Once a likelihood is defined, we wish to compute its point of maximum. Analytic solutions are rare, so we search for an efficient numerical algorithm. This may be nontrivial because the function to optimize may be of high dimension. Next, we wish to obtain confidence statements using the maximum likelihood estimator. Again the situation is considerably more complicated than for classical models. Some aspects of the maximum likelihood estimator resemble the approximation properties of classical maximum likelihood estimators. In particular, their convergence rate is , and asymptotically their distribution follows the normal distribution, with variance involving a generalization of the Fisher information. However, other aspects may show a totally different and novel behaviour, of which very little is known at the present time.

In any case, the mathematical arguments to derive these results involve completely different tools and arguments. Very important ones are entropy calculations of the statistical models. Roughly the size of is measured by the number of balls of a fixed radius , in a suitable metric, needed to cover . It will be required that this number is finite for every (at least locally), so that must be totally bounded, and the speed at which the numbers go up as decreases to 0 should be bounded as well (by roughly ) for some constant *K*. The rate at which the entropy grows is a measure of the size of the model, and is connected to the rate of convergence of the maximum likelihood estimator.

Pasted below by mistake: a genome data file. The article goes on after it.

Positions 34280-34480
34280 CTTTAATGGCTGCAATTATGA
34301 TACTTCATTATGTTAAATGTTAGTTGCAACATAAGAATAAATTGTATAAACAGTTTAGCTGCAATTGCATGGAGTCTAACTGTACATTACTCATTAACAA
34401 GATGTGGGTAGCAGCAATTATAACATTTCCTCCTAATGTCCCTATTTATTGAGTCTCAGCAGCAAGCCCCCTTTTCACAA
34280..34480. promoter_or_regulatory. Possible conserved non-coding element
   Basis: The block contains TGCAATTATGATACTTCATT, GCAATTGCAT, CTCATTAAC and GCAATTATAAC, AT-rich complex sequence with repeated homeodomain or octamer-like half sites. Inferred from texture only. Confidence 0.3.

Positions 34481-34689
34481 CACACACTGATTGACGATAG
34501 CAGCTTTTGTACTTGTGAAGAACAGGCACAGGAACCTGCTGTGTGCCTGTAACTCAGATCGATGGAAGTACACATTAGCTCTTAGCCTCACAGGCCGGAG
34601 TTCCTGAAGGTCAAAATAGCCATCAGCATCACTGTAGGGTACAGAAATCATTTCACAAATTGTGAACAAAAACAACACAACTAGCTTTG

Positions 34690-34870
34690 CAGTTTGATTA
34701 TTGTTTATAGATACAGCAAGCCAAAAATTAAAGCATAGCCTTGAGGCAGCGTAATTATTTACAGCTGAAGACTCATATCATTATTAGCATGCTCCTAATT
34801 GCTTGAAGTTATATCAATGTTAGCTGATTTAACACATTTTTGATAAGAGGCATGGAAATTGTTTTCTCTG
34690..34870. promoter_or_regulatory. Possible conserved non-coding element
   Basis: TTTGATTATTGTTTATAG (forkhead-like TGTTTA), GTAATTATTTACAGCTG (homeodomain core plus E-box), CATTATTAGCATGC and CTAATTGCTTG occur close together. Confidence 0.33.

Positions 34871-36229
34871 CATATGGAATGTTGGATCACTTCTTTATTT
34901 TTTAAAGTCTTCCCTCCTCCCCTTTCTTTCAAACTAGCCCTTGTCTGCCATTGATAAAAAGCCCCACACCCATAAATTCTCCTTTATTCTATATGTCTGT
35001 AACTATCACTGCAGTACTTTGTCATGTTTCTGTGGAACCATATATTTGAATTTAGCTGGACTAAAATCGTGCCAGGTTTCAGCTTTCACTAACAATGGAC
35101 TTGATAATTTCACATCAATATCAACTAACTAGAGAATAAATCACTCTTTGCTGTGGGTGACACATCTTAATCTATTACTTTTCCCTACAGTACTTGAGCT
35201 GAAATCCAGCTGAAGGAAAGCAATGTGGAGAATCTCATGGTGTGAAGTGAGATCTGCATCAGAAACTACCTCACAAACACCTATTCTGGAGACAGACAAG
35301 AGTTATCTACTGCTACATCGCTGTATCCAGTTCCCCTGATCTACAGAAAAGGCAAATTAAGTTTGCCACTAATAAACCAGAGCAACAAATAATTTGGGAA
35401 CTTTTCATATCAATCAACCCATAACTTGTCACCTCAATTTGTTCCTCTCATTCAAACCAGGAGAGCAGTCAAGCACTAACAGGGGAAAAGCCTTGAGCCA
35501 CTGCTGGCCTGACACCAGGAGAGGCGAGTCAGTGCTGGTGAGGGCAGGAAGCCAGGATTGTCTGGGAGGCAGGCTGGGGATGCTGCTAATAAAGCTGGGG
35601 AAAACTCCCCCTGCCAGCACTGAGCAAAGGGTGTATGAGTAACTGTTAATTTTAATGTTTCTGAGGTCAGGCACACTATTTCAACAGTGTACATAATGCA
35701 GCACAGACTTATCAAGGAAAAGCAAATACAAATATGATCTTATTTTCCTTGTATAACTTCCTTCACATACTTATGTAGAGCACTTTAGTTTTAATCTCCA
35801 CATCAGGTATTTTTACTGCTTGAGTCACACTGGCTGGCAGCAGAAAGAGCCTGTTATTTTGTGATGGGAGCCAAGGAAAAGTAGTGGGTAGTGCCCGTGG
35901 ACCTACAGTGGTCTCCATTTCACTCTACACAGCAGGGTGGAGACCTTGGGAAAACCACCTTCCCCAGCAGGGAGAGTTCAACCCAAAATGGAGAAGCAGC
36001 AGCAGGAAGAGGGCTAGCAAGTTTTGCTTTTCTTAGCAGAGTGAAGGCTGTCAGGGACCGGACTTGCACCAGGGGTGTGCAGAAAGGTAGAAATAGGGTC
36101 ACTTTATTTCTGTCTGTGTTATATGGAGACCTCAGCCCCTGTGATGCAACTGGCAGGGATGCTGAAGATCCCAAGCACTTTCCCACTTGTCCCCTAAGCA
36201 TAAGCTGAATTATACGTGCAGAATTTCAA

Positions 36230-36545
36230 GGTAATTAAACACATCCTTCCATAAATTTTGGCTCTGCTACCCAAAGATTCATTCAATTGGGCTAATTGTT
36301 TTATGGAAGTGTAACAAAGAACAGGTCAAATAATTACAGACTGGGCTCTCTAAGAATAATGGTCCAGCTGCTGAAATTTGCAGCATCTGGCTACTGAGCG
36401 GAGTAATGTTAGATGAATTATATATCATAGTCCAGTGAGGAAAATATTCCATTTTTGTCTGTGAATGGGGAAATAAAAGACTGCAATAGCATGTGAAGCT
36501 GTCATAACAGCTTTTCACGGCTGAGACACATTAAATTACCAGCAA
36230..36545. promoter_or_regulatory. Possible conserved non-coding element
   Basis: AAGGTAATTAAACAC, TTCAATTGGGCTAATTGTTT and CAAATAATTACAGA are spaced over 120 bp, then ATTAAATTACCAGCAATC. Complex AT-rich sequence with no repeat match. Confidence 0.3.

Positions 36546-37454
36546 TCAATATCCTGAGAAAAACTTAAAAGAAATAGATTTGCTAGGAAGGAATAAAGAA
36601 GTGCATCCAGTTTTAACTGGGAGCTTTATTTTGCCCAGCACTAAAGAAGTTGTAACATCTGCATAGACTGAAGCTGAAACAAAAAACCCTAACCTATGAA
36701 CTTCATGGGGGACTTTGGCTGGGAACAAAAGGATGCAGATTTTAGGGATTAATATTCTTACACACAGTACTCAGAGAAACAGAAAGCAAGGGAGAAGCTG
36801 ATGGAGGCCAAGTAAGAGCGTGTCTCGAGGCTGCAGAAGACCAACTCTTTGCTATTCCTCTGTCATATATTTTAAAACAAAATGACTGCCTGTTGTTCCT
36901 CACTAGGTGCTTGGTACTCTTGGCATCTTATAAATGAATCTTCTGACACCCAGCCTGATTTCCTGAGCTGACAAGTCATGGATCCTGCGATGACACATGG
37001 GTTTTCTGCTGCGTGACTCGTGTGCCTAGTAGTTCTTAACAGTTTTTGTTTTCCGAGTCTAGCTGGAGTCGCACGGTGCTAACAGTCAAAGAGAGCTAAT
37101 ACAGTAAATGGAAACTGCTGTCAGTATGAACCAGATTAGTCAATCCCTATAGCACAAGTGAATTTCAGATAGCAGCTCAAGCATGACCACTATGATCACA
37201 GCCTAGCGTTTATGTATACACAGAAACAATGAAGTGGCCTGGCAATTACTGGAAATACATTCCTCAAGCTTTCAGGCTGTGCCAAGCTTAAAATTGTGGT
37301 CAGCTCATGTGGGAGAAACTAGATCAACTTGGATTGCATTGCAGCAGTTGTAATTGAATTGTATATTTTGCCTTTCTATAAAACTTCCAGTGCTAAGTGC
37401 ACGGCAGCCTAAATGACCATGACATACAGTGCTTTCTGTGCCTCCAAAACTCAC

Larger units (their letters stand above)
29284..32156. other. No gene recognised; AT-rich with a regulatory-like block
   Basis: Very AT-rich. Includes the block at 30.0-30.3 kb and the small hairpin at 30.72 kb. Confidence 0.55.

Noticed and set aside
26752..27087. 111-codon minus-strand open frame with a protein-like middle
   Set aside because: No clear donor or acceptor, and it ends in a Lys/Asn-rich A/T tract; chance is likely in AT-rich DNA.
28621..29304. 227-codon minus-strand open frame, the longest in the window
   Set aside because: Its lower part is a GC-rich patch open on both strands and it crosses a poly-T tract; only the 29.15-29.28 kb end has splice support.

Likelihood inference in statistics is not limited to the maximum likelihood estimator. In practice the *likelihood ratio statistic* is perhaps considered even more important. This is the ratio of the likelihood function at a given point and its maximum value. Fortunately, as for classical models, the asymptotic behaviour of this statistic is closely related to the behaviour of the maximum likelihood estimator. The statistic is used both for testing certain hypotheses, and as an alternative for obtaining confidence statements.

The study of the *efficiency* of likelihood methods is of considerable interest. Again, for classical parametric models, this question has been solved, and the likelihood methods are efficient in an asymptotic sense. This means that for large *n* no better estimators or confidence statements are possible, by any method. Much progress has been made for infinite-dimensional models, but much is still unknown. It is not excluded that maximum likelihood is not optimal for certain purposes, even though it has already gained a strong position in practice.